The cold weather and improved coal consumption in Germany last week contributed to the strengthening of European market indices above 120 USD/t. Nevertheless, lower demand, full gas storage facilities, as well as falling gas and electricity prices remain the main factors limiting significant growth of quotations.
Gas prices at the TTF hub dropped to 451 USD/1,000 m3 (-55 USD/1,000 m3 w-o-w) on the back of full gas storage capacities in the EU and stable supplies from Norway.
South African High-CV 6,000 slipped below 105 USD/t. Paper contracts also declined in price. Despite logistical constraints, quotations plunged to 3-month lows on weak demand in Europe and a global downtrend.
South African coal exports may decline by about 18%, or by 1 mio t per month, as a result of Transnet’s restrictions imposed at Richards Bay terminals (DBT and MPT) last week and prohibiting new bulk carrier nominations to combat congestion caused by the accumulation of coal trucks. However, the head of Transnet noted, that the situation with traffic jams will stabilize in a few weeks and the ban will be in place until further notice. The congestion is also caused by poor rail infrastructure and the outage of several belt conveyors resulting from a fire in 2021. One of the conveyors will be repaired in December and the remaining 2 will be put back into service in mid-2024, thus removing about 400 trucks from coal traffic on the stockpile-to-terminal route.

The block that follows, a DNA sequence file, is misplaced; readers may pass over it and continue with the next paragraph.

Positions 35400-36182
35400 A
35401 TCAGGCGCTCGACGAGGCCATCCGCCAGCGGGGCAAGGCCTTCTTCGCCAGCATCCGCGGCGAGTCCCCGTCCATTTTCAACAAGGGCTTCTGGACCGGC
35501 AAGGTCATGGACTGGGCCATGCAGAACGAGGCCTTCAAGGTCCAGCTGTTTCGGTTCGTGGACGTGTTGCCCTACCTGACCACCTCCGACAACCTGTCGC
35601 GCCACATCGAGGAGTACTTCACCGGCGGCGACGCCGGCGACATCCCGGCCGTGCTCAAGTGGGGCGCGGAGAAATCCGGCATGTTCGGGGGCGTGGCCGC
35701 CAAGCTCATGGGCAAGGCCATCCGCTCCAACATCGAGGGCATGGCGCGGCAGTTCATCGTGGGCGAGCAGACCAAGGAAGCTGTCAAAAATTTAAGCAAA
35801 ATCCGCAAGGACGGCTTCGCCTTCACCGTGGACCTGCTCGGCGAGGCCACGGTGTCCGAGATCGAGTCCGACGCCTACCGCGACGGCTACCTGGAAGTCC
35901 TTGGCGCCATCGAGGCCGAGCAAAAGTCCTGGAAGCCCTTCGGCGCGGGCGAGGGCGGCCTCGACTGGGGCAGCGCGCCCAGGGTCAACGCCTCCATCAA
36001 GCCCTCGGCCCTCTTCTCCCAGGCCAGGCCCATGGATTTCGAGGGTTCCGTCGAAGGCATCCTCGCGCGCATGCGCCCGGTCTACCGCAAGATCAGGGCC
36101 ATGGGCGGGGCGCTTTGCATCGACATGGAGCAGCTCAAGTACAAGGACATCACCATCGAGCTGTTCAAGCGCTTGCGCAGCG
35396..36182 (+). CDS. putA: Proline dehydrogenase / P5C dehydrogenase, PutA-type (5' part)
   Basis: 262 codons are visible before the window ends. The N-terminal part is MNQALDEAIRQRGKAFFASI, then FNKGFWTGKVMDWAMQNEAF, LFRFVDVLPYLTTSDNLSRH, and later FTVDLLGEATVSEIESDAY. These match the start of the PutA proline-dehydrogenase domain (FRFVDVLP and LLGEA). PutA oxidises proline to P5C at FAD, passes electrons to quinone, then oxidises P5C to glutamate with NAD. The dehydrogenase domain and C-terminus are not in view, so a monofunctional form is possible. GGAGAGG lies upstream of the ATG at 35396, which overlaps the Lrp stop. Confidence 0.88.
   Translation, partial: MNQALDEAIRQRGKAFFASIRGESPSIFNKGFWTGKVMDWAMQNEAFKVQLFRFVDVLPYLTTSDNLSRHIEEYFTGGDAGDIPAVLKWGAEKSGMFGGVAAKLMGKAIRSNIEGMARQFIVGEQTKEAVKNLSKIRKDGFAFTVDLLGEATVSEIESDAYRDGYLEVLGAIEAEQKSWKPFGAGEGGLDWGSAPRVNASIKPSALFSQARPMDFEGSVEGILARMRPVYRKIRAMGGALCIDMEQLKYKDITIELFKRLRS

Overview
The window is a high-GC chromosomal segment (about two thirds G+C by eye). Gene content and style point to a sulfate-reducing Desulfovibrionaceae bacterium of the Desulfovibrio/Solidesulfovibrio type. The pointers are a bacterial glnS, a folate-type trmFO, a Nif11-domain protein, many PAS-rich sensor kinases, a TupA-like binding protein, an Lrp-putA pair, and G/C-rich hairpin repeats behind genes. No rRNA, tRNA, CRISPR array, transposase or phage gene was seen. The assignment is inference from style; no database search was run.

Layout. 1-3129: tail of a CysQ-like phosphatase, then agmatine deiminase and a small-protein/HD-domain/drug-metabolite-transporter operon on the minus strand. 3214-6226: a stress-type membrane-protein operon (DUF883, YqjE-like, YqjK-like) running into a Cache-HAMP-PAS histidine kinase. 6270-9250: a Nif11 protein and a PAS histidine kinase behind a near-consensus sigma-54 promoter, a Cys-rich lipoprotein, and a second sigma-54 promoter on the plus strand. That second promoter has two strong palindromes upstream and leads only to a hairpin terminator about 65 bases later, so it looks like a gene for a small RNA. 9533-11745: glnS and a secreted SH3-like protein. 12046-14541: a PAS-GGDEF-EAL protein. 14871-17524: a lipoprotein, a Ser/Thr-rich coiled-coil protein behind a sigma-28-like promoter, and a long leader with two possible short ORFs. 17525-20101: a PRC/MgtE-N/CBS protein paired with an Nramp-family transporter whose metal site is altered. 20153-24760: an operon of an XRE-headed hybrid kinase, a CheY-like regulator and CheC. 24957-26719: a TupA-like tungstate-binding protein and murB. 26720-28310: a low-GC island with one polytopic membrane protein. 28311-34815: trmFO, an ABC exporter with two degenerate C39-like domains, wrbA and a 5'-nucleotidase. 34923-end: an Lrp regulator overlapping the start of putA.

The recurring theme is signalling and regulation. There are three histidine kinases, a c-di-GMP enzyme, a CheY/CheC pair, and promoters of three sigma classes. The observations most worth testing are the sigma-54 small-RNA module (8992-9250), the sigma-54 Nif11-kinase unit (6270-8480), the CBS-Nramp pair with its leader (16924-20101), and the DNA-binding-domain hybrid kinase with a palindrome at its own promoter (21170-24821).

South Africa’s Exxaro expects its thermal coal exports to fall to a 10-year low of 5.13 mio t in 2023 (-2% vs. 2022) due to limited transportation capacity and reduced demand in Europe and Asia. The company’s export shipments have been decreasing for the last 3 years from 12.2 mio t in 2020.
In China, spot prices for 5,500 NAR coal at the port of Qinhuangdao stayed flat at 131 USD/t. Quotes were backed by cold weather and higher coal consumption by power plants amid low activity in the market. Besides, an incident in Heilongjiang province, that claimed 11 lives, in addition to 4 accidents in Shanxi province since mid-November, drew the attention of authorities on November 28. In response, the authorities sent a special commission to the region and initiated inspections that will last until the end of May 2024 and may lead to production cuts.
Indonesian 5,900 GAR added 1 USD/t to 93 USD/t. Indonesian prices were supported by strong demand from India and China. Some Indonesian producers received government approval to boost production quotas, with some producers diverting shipments to local consumers to meet growing demand and domestic supply commitments.
Australian High-CV 6,000 coal surged to nearly 130 USD/t as a result of possible mining restrictions in China, following a number of accidents. Moreover, the operation of Newcastle port was blocked by eco-activists for 30 hours at the beginning of the week.
Australian HCC metallurgical coal indices climbed to 325 USD/t in response to tight supply and firm demand, stemming from restocking in China, as well as a planned increase in coke prices by Chinese mills.
An accident in Liuiliang County, one of the key metallurgical coal mining districts in Shanxi province, led to the shutdown of 25% of mining capacity (more than 25 mines) or 37.5 mio t out of 150 mio t.